- Bitcoin's market dominance has fallen over the last few months.
- The rise of alternative blockchain platforms has led this trend.
It’s been a tough day in the cryptocurrency markets: Bitcoin’s price has fallen below $50,000 and almost every other cryptocurrency is deep in the red, too. Most coins are down between 10 and 30%.
But beyond the current price crash, Bitcoin’s share of the cryptocurrency market has also fallen slightly. It’s part of a trend that’s persisted throughout the year: Bitcoin’s dominance has dropped from 69% at the start of the year to its current value of 51%—its lowest value since April 2019.
While Bitcoin’s dominance has spent much of its history above 60%—and many early years above 80%—it has observed a few significant dips. The deepest one came in January 2018, when Bitcoin had started retracing after touching $20,000, and ICO mania caused the prices of many altcoins to surge.
Some similar factors are at play here today. The rise of decentralized finance (DeFi) has spurred competition between the biggest blockchain platforms that have smart contracts, such as Ethereum and Binance Smart Chain. DeFi has also led to booming prices for many DeFi tokens that have emerged on these platforms.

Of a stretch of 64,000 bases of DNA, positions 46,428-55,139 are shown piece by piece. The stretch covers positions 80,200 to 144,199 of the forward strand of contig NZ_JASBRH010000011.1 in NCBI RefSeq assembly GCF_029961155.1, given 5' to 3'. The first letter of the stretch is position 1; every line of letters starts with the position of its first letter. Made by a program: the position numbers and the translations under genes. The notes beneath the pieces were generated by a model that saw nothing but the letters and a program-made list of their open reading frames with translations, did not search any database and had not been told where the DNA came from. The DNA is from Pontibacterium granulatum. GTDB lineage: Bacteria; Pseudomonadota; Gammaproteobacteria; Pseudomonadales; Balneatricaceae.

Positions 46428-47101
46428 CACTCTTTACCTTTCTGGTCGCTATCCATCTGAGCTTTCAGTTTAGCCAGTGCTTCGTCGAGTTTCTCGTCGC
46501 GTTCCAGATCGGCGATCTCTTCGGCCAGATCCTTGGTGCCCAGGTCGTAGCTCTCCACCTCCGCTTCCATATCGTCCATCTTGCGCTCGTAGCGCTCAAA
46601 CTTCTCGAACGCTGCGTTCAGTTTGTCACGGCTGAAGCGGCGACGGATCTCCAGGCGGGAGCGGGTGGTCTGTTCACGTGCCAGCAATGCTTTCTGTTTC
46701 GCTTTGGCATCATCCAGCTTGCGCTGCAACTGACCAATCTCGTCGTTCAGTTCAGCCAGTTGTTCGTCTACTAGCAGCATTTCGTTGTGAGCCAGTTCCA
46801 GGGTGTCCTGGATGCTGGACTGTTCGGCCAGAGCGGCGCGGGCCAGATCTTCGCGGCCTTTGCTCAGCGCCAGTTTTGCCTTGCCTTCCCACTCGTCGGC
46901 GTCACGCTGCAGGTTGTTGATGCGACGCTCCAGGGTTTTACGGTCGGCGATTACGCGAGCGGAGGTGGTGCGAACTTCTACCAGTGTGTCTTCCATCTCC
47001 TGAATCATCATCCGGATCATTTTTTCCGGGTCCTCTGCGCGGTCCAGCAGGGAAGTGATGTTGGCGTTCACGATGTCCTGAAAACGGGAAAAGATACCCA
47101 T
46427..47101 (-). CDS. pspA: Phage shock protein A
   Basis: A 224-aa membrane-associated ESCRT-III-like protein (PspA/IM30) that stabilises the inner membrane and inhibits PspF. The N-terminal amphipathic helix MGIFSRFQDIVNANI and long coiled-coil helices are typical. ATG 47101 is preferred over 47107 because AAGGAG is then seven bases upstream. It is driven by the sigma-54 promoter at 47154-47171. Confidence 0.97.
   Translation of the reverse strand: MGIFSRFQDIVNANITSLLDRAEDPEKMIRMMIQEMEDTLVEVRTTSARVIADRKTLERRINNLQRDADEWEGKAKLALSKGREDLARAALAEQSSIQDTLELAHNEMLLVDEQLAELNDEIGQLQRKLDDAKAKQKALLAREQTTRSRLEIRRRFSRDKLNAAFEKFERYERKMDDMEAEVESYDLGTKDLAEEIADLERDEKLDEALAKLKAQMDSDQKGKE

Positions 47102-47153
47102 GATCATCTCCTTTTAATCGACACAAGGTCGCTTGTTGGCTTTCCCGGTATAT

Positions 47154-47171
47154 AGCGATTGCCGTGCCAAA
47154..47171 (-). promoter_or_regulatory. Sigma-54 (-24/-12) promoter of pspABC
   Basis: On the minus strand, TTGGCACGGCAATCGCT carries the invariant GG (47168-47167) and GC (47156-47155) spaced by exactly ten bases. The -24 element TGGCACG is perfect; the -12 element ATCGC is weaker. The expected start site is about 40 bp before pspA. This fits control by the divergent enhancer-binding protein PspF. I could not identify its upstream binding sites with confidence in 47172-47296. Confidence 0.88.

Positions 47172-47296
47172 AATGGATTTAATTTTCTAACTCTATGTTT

About half of the market share that Bitcoin lost went to other coins in the top 10 by market cap, particularly Ethereum, Binance Smart Chain and XRP. Up until yesterday, Ethereum’s price was on a roll; it reached an all-time high of $2,630—up 258% this year.
Altcoins snapped up the other half of Bitcoin’s lost market share. PancakeSwap’s CAKE token, the native token of the decentralized exchange PancakeSwap on Binance Smart Chain, has risen 4,000% since the start of the year. Dogecoin, which was heavily memed by Tesla CEO Elon Musk on Twitter—and has an ardent TikTok fan base—also grew by 4,000%.
Citi analyst Ronit Ghose told Decrypt yesterday that other cryptocurrencies that are more programmable than Bitcoin may eat into Bitcoin’s market share over the next decade. “Bitcoin’s value,” he said, “is going to be affected by the usefulness of other cryptocurrencies.”
Bitcoin will also face competition from central bank digital currencies. China has taken the lead and is already piloting the technology, and countries like the UK and the US are considering creating one. But as such currencies won’t be decentralized, they won’t be included in the crypto market and will not directly eat into Bitcoin’s remaining dominance. However, central bank digital currencies may well undermine Bitcoin’s ambition to disrupt the global financial system.
The views and opinions expressed by the author are for informational purposes only and do not constitute financial, investment, or other advice.